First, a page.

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Symposium 3: Networked learning, the Net Generation and Digital Natives

Networked learning, the Net Generation and Digital Natives Symposium Organiser: Chris Jones, The...

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Giota Alevizou
4 May 2010

Networked learning, the Net Generation and Digital Natives

Symposium Organiser: Chris Jones, The Open University, United Kingdom

Diversity in interactive media use among Dutch youth

Antoine van den Beemt, Fontys, University of Applied Sciences, The Netherlands

Sanne Akkerman, P. Robert-Jan Simons, Utrecht University, The Netherlands

Learning and Living Technologies: A Longitudinal Study of First-Year Students’ Expectations and Experiences in the Use of ICT

Ruslan Ramanau, Anesa Hosein, Chris Jones,The Open University, United Kingdom

Learning nests and local habitations: Locations for networked learning

Chris Jones and Graham Healing, The Open University, United Kingdom

Digital natives: Everyday life versus academic study

Linda Corrin, Sue Bennett, Lori Lockyer, University of Wollongong, Australia

Supporting the “Digital Natives”: what is the role of schools?

Rebecca Eynon, University of Oxford, United Kingdom

Born into the Digital Age in the South of Africa: the reconfiguration of the “digital citizen”

Laura Czerniewicz, Cheryl Brown, University of Cape Town, South Africa

Extra content

Live blogging - so mind the typos/mistakes (they will be edited)

Chris Jones: Introduction

Net gen rhetoric still prevails - albeit its techno-determinism - because of itheir anecdotal power. Un-substantiated claims that exposure to digitial techs influences brain plasticity in young people also popular.

Generation: nationally-specific generation arguments...but the popular net gen argument originates from the US and is based on a cyclical historicity.

Natives-immigrants: fit it in to neo-liberal and marketisation arguments (Bayne and Ross 2007);

Academic moral panic (Sue Benett et al, 2007): open up debate in relation to the discourse.

All the papers in the session - offer national perspectives  and emphasise choice, not necessity; there are age-related changes in technology, but not a generational shift.

Giota Alevizou
06:16 on 4 May 2010

Diversity in interactive media use among Dutch youth

Antoine van den Beemt, Fontys, University of Applied Sciences, The Netherlands Sanne Akkerman, P. Robert-Jan Simons, Utrecht University, The Netherlands

 

Social space and cultural space: motives for IM use; social function and cultural function (Ito et al, 2008): peer driven participation or content driven and interest driven.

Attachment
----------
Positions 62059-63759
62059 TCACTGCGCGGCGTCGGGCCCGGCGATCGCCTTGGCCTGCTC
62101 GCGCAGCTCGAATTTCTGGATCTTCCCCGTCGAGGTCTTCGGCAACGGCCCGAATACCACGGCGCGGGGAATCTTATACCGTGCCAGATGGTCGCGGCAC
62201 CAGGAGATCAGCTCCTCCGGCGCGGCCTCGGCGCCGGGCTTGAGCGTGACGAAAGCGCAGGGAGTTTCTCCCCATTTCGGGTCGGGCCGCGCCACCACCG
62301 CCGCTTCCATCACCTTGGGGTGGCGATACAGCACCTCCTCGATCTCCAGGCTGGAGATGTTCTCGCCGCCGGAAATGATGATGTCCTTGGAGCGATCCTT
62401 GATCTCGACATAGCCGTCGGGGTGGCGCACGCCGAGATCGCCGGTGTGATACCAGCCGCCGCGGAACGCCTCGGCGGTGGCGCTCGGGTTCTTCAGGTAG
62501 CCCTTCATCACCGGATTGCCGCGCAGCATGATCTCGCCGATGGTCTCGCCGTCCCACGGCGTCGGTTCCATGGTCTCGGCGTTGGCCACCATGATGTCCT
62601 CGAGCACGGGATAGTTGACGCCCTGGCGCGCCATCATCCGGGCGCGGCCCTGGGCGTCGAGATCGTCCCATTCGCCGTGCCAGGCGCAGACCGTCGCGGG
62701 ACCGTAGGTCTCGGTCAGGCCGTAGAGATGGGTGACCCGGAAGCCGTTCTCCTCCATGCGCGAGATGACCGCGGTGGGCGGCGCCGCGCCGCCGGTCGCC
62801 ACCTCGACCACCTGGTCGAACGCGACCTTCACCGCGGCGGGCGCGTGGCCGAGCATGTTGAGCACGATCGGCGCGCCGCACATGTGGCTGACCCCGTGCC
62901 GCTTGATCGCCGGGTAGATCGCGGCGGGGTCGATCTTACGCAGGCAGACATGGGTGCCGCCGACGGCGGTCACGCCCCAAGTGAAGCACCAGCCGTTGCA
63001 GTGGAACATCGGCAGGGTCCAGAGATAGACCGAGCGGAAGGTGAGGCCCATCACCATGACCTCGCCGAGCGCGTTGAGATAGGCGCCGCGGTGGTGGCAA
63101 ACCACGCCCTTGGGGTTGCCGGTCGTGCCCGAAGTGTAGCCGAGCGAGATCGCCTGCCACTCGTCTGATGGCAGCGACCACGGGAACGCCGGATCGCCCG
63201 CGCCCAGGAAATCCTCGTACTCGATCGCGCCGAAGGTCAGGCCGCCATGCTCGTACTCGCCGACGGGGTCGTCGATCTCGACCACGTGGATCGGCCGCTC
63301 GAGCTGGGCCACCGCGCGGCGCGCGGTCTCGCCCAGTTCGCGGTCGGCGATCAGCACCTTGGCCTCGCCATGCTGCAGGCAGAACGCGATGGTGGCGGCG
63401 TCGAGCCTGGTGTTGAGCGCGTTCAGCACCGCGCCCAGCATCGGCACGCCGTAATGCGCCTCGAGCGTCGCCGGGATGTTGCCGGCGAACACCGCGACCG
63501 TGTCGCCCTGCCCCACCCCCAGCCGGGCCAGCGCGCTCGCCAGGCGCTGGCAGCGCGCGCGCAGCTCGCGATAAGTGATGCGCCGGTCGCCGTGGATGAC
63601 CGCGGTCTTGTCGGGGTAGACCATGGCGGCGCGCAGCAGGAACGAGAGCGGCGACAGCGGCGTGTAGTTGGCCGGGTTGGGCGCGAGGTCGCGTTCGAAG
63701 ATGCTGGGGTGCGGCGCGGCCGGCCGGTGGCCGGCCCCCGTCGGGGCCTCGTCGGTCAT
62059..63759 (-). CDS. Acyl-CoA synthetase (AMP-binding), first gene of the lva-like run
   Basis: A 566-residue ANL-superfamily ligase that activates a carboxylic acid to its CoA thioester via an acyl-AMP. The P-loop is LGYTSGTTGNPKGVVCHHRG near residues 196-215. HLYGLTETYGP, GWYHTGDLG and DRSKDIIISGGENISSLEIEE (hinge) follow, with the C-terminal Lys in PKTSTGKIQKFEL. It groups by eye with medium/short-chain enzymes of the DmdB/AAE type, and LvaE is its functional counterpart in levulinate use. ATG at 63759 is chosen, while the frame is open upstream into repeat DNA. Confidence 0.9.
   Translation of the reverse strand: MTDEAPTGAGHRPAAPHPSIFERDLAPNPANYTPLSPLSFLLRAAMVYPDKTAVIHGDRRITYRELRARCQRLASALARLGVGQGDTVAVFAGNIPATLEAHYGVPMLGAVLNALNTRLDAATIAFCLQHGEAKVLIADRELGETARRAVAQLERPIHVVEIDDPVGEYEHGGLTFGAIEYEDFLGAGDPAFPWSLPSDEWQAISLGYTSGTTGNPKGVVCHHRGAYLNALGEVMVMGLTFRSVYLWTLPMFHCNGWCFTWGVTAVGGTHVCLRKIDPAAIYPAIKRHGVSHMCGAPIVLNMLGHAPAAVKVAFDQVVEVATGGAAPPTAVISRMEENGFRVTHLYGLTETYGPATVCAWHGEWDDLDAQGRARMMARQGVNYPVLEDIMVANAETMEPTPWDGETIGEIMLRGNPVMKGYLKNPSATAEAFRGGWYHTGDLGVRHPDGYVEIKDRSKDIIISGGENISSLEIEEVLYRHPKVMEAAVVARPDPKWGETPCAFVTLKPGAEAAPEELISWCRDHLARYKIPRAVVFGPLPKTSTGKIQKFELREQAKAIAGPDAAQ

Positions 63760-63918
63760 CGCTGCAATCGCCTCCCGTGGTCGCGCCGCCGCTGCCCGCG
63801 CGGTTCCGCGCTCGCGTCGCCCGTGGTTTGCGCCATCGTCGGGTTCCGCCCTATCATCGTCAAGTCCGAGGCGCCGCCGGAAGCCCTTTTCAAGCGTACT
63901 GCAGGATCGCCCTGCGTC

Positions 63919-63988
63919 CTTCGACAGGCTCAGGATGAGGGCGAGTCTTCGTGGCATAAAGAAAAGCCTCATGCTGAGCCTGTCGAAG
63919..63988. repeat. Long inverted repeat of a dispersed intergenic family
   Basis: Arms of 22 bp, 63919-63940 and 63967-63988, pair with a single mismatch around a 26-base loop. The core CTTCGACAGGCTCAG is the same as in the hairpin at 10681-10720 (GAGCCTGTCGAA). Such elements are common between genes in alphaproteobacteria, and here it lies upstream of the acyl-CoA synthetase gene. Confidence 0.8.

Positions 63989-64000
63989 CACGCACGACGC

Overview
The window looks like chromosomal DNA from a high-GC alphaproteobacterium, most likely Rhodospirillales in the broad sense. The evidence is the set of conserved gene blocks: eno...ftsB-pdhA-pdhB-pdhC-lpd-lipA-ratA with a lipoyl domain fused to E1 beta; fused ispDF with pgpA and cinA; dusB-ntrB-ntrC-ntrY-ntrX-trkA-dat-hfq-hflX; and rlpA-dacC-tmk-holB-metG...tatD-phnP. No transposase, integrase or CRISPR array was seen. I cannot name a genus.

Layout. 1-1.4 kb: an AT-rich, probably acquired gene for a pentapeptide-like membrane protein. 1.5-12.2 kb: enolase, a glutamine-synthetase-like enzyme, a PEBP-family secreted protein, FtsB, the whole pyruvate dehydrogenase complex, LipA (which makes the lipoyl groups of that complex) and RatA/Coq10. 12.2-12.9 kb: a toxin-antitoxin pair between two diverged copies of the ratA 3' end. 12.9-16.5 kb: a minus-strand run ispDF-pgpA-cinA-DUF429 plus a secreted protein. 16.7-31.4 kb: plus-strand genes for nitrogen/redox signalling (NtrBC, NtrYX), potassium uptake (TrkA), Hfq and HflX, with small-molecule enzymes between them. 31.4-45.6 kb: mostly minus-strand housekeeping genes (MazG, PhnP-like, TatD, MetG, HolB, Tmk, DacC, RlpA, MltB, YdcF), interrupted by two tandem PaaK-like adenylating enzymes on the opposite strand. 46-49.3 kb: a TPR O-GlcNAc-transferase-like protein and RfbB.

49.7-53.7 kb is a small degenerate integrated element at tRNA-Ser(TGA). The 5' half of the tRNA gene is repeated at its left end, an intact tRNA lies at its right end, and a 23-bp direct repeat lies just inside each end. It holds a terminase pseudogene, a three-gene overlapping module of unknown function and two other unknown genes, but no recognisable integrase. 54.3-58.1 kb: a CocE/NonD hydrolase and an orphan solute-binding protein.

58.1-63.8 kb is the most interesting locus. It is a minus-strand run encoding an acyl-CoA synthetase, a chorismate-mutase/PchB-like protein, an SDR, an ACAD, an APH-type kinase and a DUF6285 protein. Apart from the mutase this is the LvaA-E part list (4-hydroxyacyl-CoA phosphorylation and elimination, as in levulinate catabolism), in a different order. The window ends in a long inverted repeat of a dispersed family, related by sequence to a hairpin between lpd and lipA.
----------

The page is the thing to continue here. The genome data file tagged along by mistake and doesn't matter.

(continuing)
Perspectives; motivations and motives à in informal education à role of formal education in the use of media

 

Pilot study – cluster analysis; national survey – cluster analysis; qualitative study; focus use of social networking and interactive media including games à focus on games;

 

Antoine points out the high density of computer use and bandwidth in the Netherlands that do not allow generalization in an international level

 

Results

  • Activities:
  • Browsing & interacting
  • Performing
  • Interchanging
  • Authoring (SS) content generation

 

Metaphorical names rather than networking; in a couple of years time different applications will replace names, but activities more or leass the same.

 

 

Methodological notes: He used mood boards in the qualitative study to probe the interviews

 

Types of users:

  • Traditionalists
  • Gamers
  • Networkers
  • Producers

 

Networkers and the traditionalists make up the largest part; the hard core gamers and producers small percentage (a total of 10%).

 

All groups engage in browsing, but the producers engage with all applications.

 

Diversity in participation; only a few young people /students are active gamers. Not self-evident that young people’s learning improves with the use of new media. Caution in the application of new media as a learning tool.

 

Q. what is the learning measurement?

 

Q. did not impose categories in the data;  Applications: all the interactive media applications at the time in the Netherlands (around 30 applications).

Giota Alevizou
08:55 on 4 May 2010

Born into the Digital Age in the South of Africa: the reconfiguration of the “digital citizen”

Laura Czerniewicz, Cheryl Brown, University of Cape Town, South Africa

 

live blogging notes from earlier - mind typos :)

HE in South Africa still for the elites

Problem with the discourse of natives especially (colonial connotations)

Surveys and cluster analysis

Some findings:

Homogeneity cannot be assumed in terms of computer experience: there are students with low, medium and high levels of computer experience in all age groupings

-digital native’ = digital elite in the South African context

- digital stranger’ a concern: little exposure, no access before university and relying on formal channels; computer literacy

cell phones ubiquitous and not socially differentiated; main type of internet access for low socio-economic groups was through phone; relatively cheap and high levels of adoption across the board

<mobiles and learning

users from the digital strangers group were using the mobile phone for academic purposes.

What does this mean?

The social world a space with intersecting capitals, habitus and fields… (following Bourdieu)

Capitals:

embodied; skills competences and knowledge, representation of self-image

objectified

and institutional capital

Giota Alevizou
09:00 on 4 May 2010

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